He heeded the counsel and applied to BYU. After being accepted, he deferred to fill an LDS mission to Mongolia, where he was intrigued by meeting others who reminded him of his Navajo ancestry.

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He returned to BYU and did, in fact, participate in Living Legends. He recently received his bachelor’s degree in psychology, graduating in April along with his foster brother, Mitch.

During his five years at BYU, Jerad toured many countries, pleasing audiences in Russia, China, Guatemala, Honduras, and Nicaragua, as well as in California, Washington, Oregon, Idaho, and Washington, DC, where he performed for ambassadors and foreign diplomats.

His performance is a visual kaleidoscope of color and light-footed dance that appears effortless as he spins and twirls hoops in opposing directions.

“Jerad is an elegant dancer who speaks with elegance,” said Janielle Christensen, artistic director of BYU’s Living Legends. “It takes your breath away to see his hoop dance. He has great reverence for his ancestors and you feel it in his performance. His devotion to excellence lifts the whole show.

“He’s a soft-spoken, deeply spiritual young man, who, true to his culture, doesn’t seek the spotlight but is willing to do whatever is necessary to share the message. Many times I’ve called on him to address the press with their flashing cameras.”

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Beyond his performance, Jerad holds a lot of influence over other young men who see themselves in him. “Performing among the Native American students in Alaska or his home in New Mexico or among those on reservations, many boys have come up to him afterward with hugs and tears to thank him, and to say that he has given them hope to overcome their circumstances,” Christensen said. “His message to them is, ‘I’ve been there, and with education, you can be where I am.’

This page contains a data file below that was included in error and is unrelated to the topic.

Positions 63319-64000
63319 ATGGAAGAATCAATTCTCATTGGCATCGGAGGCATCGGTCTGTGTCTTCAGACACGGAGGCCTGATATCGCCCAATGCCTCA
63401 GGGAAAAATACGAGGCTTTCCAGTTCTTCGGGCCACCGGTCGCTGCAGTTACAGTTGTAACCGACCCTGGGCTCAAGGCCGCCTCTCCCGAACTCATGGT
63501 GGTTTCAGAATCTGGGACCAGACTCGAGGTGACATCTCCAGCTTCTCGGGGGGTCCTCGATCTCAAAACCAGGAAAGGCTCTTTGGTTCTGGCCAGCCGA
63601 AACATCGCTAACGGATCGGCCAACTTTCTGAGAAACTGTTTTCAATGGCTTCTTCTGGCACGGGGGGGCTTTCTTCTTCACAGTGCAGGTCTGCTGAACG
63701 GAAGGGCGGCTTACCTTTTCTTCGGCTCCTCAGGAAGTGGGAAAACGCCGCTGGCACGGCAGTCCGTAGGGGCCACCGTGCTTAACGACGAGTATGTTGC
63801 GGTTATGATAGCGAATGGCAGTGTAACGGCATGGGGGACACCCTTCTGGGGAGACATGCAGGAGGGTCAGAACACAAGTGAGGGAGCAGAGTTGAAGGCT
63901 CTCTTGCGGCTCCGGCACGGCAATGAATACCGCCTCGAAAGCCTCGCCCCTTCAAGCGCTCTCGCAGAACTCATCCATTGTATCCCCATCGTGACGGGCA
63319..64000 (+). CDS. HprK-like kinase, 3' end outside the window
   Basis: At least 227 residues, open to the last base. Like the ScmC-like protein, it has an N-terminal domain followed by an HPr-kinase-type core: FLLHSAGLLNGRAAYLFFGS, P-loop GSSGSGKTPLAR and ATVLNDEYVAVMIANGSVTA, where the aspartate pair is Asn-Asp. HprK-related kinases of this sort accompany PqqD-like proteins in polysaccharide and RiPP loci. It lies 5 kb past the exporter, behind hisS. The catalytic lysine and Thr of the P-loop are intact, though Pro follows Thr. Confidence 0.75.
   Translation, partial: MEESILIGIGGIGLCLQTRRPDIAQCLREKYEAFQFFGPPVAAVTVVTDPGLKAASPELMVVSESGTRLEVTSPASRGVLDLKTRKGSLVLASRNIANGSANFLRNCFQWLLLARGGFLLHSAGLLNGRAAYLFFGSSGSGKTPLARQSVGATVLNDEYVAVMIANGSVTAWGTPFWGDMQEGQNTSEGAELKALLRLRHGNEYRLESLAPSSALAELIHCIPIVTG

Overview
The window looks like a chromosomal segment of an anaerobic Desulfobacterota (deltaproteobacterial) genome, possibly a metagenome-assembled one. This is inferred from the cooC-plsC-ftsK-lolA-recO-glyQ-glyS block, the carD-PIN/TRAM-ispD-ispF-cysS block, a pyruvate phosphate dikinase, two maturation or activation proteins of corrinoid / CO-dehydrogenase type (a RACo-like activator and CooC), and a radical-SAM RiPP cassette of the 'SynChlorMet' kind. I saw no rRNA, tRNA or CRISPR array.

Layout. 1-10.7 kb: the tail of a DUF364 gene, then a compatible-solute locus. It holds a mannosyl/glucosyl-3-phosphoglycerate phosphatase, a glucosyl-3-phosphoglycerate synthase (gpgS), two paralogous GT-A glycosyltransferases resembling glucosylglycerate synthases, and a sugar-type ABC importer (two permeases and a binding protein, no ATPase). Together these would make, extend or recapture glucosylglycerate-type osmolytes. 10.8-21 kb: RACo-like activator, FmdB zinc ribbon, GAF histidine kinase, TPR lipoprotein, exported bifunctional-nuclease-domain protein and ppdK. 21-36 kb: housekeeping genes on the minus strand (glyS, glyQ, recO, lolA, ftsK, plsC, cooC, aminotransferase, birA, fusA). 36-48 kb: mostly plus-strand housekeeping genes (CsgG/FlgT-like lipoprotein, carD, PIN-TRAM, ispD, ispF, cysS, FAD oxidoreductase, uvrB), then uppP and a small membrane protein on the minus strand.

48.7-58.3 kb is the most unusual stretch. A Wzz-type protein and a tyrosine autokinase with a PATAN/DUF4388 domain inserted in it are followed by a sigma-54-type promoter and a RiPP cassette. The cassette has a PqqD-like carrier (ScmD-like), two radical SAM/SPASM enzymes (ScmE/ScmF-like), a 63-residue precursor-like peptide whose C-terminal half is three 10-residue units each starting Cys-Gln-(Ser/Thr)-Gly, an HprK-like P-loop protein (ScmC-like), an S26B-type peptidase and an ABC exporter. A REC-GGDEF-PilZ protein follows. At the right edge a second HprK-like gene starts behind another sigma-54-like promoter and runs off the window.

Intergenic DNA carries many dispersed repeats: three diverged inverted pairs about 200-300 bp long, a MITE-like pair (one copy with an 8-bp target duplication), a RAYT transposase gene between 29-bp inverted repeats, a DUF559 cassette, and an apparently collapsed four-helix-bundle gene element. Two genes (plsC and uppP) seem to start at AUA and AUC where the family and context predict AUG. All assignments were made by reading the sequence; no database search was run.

“To watch a handsome young Native American college student performing a show-stopping hoop dance at a school assembly, and then to have that student step back out on stage after the final curtain call dressed as a regal chief to tell his story, is profoundly moving to a young student who needs hope, who never dreamed that something like that would be possible for him.”

Jerad is quick to acknowledge the Lord’s hand in his life, from the case of the Hatch family, who reached out to him in a time of despair and welcomed him into the love and security of their home, to generous donors who gave of their treasure that he might improve his life through education.

“School was hard for me,” Jerad said. “Learning did not come easily. I needed the help of others to learn and to afford school. I hope I’ve returned some of their generosity by bringing a message of hope and inspiration to others who are struggling to find a better way. I could not have done this without generous assistance.”